On the anniversary of his death, George Michael’s Freedom music video was remade by FourTwoNine magazine and filmmaker Max Mamurov. Paying homage to the original video that featured female supermodels, the new version features some very sexy male models instead.
“This week marks one year since we lost George Michael,” explains Creative Director Richard Klein. “Many of us will never get over it. This great talent, this light, showed the way for so many of us to accept our selves, to be strong in the world, to let ourselves love. His example, and his message, helped so many young LGBT people find their way, and we are forever indebted to him.”
“We asked filmmaker Max Mamurov to show us how he felt in this video tribute and what he created on a behind the scenes day far outweighed our high expectations — for beauty, for energy, for power,” Klein says. “Play it loud, move, cry, dance, let yourself go. Wake me up before you go go!”
The original video was created after George Michael decided he would no longer step in front of the camera. “At some point in your career, the situation between yourself and the camera reverses,” he told the LA Times. “For a certain number of years, you court it and you need it, but ultimately, it needs you more and it’s a bit like a relationship. The minute that happens, it turns you off … and it does feel like it is taking something from you.”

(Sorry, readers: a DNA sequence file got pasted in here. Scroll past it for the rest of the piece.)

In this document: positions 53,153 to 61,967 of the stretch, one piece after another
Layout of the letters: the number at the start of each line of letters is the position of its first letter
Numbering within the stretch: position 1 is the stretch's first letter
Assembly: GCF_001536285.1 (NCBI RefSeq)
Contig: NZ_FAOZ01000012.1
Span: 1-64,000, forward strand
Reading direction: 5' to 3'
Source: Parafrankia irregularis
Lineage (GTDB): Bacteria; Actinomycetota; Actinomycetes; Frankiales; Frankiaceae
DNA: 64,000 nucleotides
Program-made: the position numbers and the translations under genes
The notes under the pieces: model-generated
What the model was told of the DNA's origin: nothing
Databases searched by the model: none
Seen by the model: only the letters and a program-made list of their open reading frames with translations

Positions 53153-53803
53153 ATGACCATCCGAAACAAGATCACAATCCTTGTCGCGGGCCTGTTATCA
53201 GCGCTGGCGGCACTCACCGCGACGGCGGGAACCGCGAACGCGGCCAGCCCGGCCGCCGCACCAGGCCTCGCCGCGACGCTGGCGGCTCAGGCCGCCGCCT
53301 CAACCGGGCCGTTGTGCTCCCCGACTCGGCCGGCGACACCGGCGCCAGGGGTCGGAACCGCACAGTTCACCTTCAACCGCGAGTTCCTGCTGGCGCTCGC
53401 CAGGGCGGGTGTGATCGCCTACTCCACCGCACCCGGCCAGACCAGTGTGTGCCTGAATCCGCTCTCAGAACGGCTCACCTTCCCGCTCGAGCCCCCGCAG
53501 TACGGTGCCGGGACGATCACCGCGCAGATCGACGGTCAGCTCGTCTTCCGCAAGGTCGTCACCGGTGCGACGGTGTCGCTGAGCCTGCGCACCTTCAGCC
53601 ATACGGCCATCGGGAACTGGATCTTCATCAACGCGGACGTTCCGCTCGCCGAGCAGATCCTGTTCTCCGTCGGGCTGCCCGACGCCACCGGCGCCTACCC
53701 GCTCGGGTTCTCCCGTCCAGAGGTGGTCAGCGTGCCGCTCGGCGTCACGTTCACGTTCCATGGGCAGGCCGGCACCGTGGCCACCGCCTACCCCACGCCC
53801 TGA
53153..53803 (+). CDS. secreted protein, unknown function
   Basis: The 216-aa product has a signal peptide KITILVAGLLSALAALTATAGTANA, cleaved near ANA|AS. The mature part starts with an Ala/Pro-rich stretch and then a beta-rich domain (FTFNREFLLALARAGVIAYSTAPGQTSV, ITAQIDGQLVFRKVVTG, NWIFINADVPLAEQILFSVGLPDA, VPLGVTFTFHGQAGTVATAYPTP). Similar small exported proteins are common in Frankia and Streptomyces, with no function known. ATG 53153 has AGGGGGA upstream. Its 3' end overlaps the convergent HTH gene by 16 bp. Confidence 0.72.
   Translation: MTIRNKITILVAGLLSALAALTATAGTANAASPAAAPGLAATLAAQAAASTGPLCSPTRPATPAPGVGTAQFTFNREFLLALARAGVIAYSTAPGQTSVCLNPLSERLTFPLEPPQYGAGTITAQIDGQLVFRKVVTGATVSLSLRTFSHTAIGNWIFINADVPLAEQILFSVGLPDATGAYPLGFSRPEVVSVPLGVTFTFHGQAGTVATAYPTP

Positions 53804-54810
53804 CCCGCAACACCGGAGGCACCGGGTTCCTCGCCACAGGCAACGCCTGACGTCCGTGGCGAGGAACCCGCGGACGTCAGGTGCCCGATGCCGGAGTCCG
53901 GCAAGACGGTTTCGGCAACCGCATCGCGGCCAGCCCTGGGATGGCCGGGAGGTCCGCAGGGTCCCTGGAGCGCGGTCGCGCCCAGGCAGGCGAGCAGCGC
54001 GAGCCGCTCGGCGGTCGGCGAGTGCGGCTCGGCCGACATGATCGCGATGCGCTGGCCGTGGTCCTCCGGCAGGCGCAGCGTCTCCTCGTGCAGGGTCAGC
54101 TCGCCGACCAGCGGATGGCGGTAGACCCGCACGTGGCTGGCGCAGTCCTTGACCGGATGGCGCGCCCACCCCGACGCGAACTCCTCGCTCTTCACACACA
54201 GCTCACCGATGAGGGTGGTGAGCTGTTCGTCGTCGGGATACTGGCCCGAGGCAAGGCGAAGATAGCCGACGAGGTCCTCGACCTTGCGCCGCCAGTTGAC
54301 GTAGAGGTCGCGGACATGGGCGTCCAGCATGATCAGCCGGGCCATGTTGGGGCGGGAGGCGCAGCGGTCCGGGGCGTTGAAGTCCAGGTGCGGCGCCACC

Inspired by Peter Lindbergh’s now-iconic portrait of Naomi Campbell, Linda Evangelista, Tatjana Patitz, Christy Turlington and Cindy Crawford for the January 1990 cover of the British edition of Vogue, Michael asked the five models to appear in the video.
Evangelista took some persuading before agreeing to appear in the Freedom music video, saying, “He thought it would make us into a big deal, that it would be good for us. I was like, ‘Please, we’re here. We’ve already arrived!'” After speaking with Michael, she was convinced, and rearranged her schedule.
In a 2015 interview, Evangelista reflected on her decision positively, saying, “Little did I know that to this day, when someone meets me for the first time, they bring up that video. That’s what they remember. So yeah, George was right.”